INVESTIGATION OF DIGITAL COLOUR IMAGES

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INVESTIGATION OF DIGITAL COLOUR IMAGES
H. Ziemanna, D. Grohmannb
a
FB3, Anhalt University of Applied Sciences, 06846 Dessau, Germany, [email protected]
b
Gropius-Institute, 06846 Dessau, Germany, [email protected]
Commission I, WG I/4
KEY WORDS: Photogrammetry, Digital, Technology, Colour, Imagery, Research, Processing
ABSTRACT:
Investigations were carried out for available digital image B,G,R data aiming at the derivation of a colour difference measure for the
same scene areas imaged in several overlapping images of a photogrammetric bloc. The images were transformed first into the CIE
XYZ tristimulus colour space and then into the approximately uniform CIE L*a*b* colour space using both, the known relative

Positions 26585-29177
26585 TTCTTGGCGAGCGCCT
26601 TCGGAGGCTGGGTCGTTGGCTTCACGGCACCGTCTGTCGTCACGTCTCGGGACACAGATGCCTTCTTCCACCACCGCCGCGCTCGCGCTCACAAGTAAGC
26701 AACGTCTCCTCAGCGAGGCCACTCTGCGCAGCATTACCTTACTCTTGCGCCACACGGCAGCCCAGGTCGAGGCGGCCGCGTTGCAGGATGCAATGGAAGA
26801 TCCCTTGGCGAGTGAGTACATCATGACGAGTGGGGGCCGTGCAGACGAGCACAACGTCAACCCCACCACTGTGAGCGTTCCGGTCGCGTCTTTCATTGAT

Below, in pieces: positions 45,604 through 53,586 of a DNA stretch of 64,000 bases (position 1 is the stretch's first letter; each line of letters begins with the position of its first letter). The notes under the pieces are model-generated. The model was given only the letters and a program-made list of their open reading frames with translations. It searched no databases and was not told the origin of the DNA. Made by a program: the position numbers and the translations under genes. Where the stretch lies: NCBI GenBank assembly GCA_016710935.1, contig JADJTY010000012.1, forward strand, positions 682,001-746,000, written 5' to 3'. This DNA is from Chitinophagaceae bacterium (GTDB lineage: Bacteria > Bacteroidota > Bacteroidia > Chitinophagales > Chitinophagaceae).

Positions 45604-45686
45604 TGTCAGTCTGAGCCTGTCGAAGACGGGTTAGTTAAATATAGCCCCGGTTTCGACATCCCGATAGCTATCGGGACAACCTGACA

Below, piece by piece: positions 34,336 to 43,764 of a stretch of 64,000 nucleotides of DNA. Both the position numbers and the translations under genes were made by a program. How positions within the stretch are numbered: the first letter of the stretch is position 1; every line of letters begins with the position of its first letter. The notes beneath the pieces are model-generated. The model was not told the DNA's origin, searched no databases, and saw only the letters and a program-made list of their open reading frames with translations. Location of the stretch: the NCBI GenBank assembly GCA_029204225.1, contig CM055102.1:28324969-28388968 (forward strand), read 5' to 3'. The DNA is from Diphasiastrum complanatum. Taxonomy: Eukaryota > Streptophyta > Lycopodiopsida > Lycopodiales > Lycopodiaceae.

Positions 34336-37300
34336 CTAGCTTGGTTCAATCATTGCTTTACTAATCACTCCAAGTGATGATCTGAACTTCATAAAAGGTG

spectral sensitivity curves for each of the colour images and the colour matching functions for the 2º normal CIE observer. Colour
differences ∆E for overlapping image areas within a photogrammetric bloc were determined. The results show that the ∆E values
within the strip of photographs are relatively small while those to the neighbouring strip are significantly larger as can also be
recognized by visual inspection of the images. As the colour transformations require the spectral characteristics of the light source,
the effect of a change in illuminating light can be simulated.
Yb , g ,r = 1
1. INTRODUCTION
The human visual system is an excellent colour difference
detector; however, even professionals are unable to exactly
describe observed differences. It is desirable to describe
observed colour differences with a single number. This number
is known as ∆E; however, the symbol is used for a number of